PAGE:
During the last few years, we’ve all seen an increase in the number of people which enable ad-blocking extensions when browsing the web. This number grew from 21 million users in 2009 to 198 million in 2015 — costing the publishers nearly $22 billions in 2015 alone. This exceptional growth has come with no winning argument when you’re trying to please both sides, publishers and end users alike.
On one side, users are continuously bombarded with ads, chasing them across multiple channels, while on the other side publishers need to make an income based on the opportunity their visitors offer — ads are helping them get that, being a substitute to subscription fees or any other form of payment. It is a double-edged sword, and in this article we’ll explore why and how Ad-blocking usage impacts publishers.
Ad-blocking in a nutshell
Before getting to know what are the influences of ad blocking on the publishers’ income, and the overall site experience, we need to define ad blocking. Ad blocking is the process of removing the ads from a site, and at a closer look, ad blocking extensions block scripts and URLs that contain certain keywords like ads or Adsense.
Continuing with the publisher – user perspectives; on the user side, Apple introduced in 2017, with the launch of iOS 11, a feature that prevents certain sites from tracking user habits around the web. While on the publisher side, Google has developed Funding Choices, to help publishers combat Ad blockers, by asking users to turn the extension off in order to read or access the desired content.
Letting the numbers speak for themselves
Why do users install and activate ad blocking extensions? Along with the prevailing circumstances in terms of online privacy, it’s no wonder that 3 in 10 users state that they are concerned that ads may compromise their privacy, while 1 in 4 think that personalized ads are bothersome. In a different light, 49% of Adblocking users motivate their choice based on the irrelevance of ads, while 40% motivate the sheer number of ads and their intrusiveness.
On the other side of the spectrum, publishers are losing money big time. While in 2014 they lost around $12 billion, in 2016 the numbers reached almost $42 billion. Consequently, life’s not that pink for publishers, but there is a silver lining. If the publishers are continuing to manage ad blocking software with caution, by 2020, Informa’s Group’s Ovum says that the revenue losses are expected to fall into the $10 billion range.
On our platform, our users have witnessed the same account ad-blocking growth, and also felt the impending consequences. The average ad blocker count on our platform reached 35% of the total of pageviews, during March alone.
The AdBlocker section of our dashboard was intentionally developed to better identify the customer behavior when it comes to ad blocking. One of our customers, an architecture & interior design publisher, has witnessed an ad blocking traffic that reaches a staggering number of 60% out of all his pageviews on the website.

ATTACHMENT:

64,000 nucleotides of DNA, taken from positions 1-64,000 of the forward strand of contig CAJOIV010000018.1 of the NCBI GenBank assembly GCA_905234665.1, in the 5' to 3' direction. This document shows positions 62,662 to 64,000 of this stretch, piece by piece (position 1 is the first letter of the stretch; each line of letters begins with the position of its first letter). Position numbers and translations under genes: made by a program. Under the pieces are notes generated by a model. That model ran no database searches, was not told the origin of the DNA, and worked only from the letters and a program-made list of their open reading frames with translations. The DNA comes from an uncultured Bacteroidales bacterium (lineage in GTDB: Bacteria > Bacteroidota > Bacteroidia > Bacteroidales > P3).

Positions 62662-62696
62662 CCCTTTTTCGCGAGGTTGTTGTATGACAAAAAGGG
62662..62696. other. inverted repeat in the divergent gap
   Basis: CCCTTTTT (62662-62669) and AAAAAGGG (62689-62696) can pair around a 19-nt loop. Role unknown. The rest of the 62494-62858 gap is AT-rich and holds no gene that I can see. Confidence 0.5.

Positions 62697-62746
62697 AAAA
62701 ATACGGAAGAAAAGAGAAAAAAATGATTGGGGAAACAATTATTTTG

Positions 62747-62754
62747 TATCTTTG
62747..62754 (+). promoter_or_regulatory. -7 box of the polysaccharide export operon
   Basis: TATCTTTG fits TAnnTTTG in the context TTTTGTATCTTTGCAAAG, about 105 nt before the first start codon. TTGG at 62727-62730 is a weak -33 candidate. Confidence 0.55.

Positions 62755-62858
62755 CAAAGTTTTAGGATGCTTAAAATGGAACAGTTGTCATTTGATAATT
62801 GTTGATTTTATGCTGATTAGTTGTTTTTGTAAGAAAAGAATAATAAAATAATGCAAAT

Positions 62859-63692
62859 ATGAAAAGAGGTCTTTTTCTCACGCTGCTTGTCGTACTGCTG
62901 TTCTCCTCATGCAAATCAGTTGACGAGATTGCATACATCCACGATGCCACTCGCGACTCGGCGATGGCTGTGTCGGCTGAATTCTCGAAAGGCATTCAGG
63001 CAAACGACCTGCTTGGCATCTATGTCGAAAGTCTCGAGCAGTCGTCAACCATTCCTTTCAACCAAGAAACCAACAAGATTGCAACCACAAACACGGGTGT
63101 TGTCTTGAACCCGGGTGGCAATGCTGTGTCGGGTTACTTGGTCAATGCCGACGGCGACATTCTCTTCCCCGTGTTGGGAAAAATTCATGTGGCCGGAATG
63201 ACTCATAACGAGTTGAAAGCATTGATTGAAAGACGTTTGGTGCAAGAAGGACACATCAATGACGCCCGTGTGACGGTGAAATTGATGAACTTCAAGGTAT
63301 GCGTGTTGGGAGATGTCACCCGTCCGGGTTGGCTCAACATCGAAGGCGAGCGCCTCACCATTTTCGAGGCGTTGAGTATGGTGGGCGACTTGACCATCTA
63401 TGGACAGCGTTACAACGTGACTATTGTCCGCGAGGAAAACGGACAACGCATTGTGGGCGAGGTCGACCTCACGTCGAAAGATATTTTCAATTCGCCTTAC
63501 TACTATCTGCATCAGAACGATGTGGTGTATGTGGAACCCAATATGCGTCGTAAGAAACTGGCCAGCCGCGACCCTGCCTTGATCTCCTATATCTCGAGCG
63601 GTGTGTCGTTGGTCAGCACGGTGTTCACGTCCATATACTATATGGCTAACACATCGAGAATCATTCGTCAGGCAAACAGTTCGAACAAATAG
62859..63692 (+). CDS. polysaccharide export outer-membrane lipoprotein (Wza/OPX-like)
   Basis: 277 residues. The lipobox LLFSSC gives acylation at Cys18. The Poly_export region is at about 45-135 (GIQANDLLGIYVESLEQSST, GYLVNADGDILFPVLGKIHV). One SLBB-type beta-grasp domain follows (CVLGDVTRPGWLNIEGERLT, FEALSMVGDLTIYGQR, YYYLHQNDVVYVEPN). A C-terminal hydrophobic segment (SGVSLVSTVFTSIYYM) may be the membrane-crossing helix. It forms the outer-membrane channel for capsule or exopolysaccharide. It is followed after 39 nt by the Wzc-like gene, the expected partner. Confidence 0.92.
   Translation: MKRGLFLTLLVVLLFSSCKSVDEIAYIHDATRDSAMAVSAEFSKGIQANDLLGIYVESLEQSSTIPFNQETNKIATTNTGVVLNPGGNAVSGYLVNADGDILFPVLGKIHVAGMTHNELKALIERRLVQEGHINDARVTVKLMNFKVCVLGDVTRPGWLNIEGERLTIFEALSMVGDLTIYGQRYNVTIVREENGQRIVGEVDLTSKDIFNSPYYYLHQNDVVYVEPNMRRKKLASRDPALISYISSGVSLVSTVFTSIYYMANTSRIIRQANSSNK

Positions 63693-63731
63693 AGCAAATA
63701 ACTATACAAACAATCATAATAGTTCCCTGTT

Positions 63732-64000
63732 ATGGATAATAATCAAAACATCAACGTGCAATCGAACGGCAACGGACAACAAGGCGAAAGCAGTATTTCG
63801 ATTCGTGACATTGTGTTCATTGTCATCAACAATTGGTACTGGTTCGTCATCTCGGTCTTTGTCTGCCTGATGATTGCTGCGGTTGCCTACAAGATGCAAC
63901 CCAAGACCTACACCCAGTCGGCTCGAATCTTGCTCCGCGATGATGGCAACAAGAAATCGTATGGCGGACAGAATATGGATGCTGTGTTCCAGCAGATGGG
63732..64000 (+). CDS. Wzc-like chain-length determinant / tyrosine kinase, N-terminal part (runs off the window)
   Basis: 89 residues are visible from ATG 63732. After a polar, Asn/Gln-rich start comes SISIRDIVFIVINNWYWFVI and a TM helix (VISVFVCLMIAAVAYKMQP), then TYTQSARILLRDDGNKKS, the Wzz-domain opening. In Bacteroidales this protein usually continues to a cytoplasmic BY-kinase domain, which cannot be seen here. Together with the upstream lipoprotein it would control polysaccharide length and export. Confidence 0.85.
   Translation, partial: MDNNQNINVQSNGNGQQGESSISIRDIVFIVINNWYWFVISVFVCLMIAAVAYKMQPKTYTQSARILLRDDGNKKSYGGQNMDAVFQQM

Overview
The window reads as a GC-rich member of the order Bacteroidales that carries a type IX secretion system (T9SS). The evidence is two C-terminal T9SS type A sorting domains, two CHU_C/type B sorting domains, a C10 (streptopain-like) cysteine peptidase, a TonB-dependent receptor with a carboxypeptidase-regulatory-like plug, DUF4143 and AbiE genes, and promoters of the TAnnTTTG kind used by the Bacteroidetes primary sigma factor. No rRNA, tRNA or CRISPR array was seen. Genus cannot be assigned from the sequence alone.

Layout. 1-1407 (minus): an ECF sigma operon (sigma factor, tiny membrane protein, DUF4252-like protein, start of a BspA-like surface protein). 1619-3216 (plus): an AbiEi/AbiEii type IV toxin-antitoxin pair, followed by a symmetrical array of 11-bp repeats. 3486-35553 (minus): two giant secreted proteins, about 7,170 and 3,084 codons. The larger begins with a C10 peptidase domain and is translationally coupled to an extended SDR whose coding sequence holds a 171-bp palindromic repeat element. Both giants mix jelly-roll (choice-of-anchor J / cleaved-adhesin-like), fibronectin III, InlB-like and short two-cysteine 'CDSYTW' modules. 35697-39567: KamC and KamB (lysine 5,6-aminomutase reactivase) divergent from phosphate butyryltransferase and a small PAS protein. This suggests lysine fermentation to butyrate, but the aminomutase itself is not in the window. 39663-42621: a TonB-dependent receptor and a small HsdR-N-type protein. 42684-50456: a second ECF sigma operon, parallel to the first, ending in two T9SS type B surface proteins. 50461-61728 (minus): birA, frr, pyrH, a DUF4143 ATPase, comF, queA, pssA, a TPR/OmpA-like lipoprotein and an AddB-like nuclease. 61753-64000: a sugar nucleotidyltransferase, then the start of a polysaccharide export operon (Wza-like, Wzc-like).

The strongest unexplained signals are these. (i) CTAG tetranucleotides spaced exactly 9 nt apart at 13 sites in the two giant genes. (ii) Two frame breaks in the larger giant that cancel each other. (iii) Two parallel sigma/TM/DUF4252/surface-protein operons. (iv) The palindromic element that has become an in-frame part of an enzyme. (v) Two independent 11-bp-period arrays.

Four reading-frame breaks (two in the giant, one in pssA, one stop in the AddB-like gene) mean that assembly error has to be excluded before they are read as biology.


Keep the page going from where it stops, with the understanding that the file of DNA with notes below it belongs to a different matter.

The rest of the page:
To end this section on a high note, we can see that mobile ad blocking is still at the beginning, leaving room for cultivating, in the short term, an alternative for ad targeting. We’ll get into detail about this later on.
Is your income in trouble?
The short answer is yes. This implies that if you’re taking no measures whatsoever in dealing with ad blocking, then you’re guaranteed to lose more and more money every month. Moreover, your pageviews will suffer, as well, for your Google Analytics collection can be blocked by ad blocking extensions.
Additionally, the long answer depends on your strategy of adjusting to new mediums of delivering targeted ads to your users and the technologies used for disabling ad blocking extensions. You have to be wary of the changing environment in terms of privacy and the outlook of advertising in general.
What to do?
All in all, your job as a publisher is to create high-quality content on your website. You can’t do that if you don’t have sufficient funds to pay great writers. We’re here to show you some solutions to this problem.
- Create an ad blocking strategy: First things first, you need to know if you have a problem, and then try to solve it. Make an audit of your page views. Go to the Presslabs dashboard and dig into the Stats section. Analyze your traffic at the start of the year, and how it evolved in the following months. If the traffic with ad blocker has diminished, then you’re lucky. If not, create a strategy on how to deal with ad blocking threats.
- Encourage users to stop ad blocking extensions on your website: The most effective method to stop your users using ad blocking extensions is to condition them in using blockers on your website — they should have to disable the ad blocking extension if they wish to access your content. Another way to encourage this practice is to provide premium content for members for a particular fee.
- Consider investing in alternative mediums for advertising: Earlier we talked about how mobile is still young in dealing with ad blocking extensions. With this in mind, at least for the short term, investing in mobile is a good idea. Another way of injecting ads is by adding them to the newsletter, on some other sort of email marketing initiatives.
Trying to guess how ad blocking is going to evolve is arduous, and there are different variables that can change throughout this time. One thing is sure, privacy is treasured by users, and publishers need to find a way how to embrace that in a way that would allow them to use ads on their websites for revenue. Finding this fine line will bring more innovation in the marketing world and we’re ready to see it.
In case you have any questions on this topic, don’t hesitate to contact us at email@example.com.